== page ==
Bezos: The perfect newspaper owner founder Jeff Bezos fished around in his pockets yesterday, plucked out some lint, and used it to buy the Washington Post.

Bezos dropped $250 million in cash on the Post and a collection of smaller papers. That sounds like a lot of money to most folks. It certainly makes the $70 million that John Henry just spent to pluck the Globe from the New York Times Co. look like a pile of change you’d find in a car cup holder. But for Bezos, $250 million is nothing. It’s 1 percent of his reported net worth. He scrounged up most of it selling some stock last week. He’s spending $42 million — more than half what Henry put into the Globe — to build a clock that will last 10,000 years in the Texas wilderness. He builds space travel launch pads and fishes rocket engines from the ocean floor for fun. He can spend $250 million on a storied national newspaper as easily as he can order out for sushi. And that’s what makes him the perfect owner for a major newspaper struggling to win a fight against the Internet.

Bezos and Henry are different than the last round of rich guys who thought it might be fun to buy some newspapers. Sam Zell, for instance, treated the Tribune Co. like one of his real estate deals, loading it up with debt, hoping to make money when the company’s value rose, and instead creating a flaming wreck for the ages. In his New York Times column, Andrew Ross Sorkin paints Bezos and Henry as a pair of anti-Zells, billionaires who buy newspapers not because they’re in it to make huge piles of money, but out of some sense of civic duty. Newspaper analyst Ken Doctor tells Sorkin that “these deals don’t make financial sense,” but Sorkin argues that they don’t have to pencil out on a spreadsheet, because they’re more trophy acquisitions than serious investments: “Some billionaires like cars, yachts, and private jets,” he writes. “Others like newspapers.” (Henry apparently likes all of the above.)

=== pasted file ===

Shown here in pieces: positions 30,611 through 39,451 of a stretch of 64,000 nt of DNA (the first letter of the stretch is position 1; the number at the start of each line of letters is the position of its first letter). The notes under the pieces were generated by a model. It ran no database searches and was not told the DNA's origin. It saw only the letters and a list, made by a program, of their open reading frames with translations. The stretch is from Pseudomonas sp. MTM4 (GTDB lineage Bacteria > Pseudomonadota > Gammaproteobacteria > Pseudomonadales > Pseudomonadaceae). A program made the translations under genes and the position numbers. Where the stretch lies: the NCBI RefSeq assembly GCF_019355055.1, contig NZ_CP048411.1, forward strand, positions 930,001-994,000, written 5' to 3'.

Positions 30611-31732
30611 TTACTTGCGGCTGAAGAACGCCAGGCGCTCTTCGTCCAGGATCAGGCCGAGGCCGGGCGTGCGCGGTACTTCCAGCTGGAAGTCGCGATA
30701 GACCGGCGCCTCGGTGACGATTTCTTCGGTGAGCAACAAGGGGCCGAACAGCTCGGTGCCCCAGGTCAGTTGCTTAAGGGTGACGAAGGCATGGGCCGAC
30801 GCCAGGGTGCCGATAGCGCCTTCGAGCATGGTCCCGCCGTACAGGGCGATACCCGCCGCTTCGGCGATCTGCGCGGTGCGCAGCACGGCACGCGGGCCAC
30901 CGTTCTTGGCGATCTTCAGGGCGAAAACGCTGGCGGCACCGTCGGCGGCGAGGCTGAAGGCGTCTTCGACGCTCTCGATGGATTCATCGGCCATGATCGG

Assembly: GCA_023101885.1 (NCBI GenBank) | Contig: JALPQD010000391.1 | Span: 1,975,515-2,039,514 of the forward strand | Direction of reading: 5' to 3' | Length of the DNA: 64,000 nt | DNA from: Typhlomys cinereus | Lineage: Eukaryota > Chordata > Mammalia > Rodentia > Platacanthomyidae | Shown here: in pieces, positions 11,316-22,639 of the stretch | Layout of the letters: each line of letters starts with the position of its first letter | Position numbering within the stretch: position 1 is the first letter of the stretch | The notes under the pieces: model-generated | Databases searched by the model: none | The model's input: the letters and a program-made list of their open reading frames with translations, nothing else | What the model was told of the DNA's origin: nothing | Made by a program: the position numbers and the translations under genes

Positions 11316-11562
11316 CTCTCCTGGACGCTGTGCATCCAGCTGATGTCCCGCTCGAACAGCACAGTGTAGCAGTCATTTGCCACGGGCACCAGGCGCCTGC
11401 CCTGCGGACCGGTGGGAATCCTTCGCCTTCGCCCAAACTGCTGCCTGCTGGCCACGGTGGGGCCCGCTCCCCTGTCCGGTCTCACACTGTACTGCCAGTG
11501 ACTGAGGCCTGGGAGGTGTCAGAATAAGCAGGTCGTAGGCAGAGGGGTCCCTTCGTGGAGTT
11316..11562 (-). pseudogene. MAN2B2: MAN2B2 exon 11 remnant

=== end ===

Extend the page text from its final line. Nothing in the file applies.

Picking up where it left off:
Slate business blogger Matthew Yglesias has long been obsessed with Bezos, because Bezos has been able to run Amazon, a $136 billion public company, like a hobbyist. It’s not just that Bezos seemingly runs Amazon without regard to profit; it’s that he does so while maintaining the confidence of Wall Street investors. When Yglesias calls Bezos’s Amazon “a black hole threatening to devour corporate America,” it’s meant as the highest form of compliment. Bezos is obsessed with his company’s reach and with customer service, to the point where he believes that selling more than ever before and losing money while doing it should count as a victory. The man seems so unmoved by profit motives that Yglesias labeled Amazon as “a charitable organization being run by elements of the investment community for the benefit of consumers.” And if there’s any business that could benefit from a deep-pocketed owner who refuses to measure his holdings by quarterly earnings statements, it’s the newspaper industry.

In a post last night, Yglesias spun the Bezos and Henry newspaper investments, not as some hot new trend, but as a return to the pre-Wall Street days of newspaper publishing: “It would be silly to say that the rise of public ownership is the main cause of financial worries at American newspapers. But it’s hard to escape the conclusion that, from a journalistic viewpoint, the most influential work in newspapering has come from outlets associated with strong family ownership. The Sulzbergers in New York, the Chandlers in Los Angeles, the McCormicks in Chicago, the Bancrofts at the Wall Street Journal, and the Grahams in Washington: All of these owners wanted to make profits, but they owned newspapers specifically because they wanted to own newspapers and had journalistic vision. Even Rupert Murdoch fits the bill. And this kind of vision is important even from a financial point of view. Just as people don’t want transactions with their doctor to resemble transactions with a used-car salesman, there’s an appeal to getting your news from someone who believes in news.”

                                                                                                                                                  –PAUL MCMORROW


A legislative committee (along with House Speaker Robert DeLeo) rolls into Pittsfield to hear about the cultural economy, the Berkshire Eagle reports.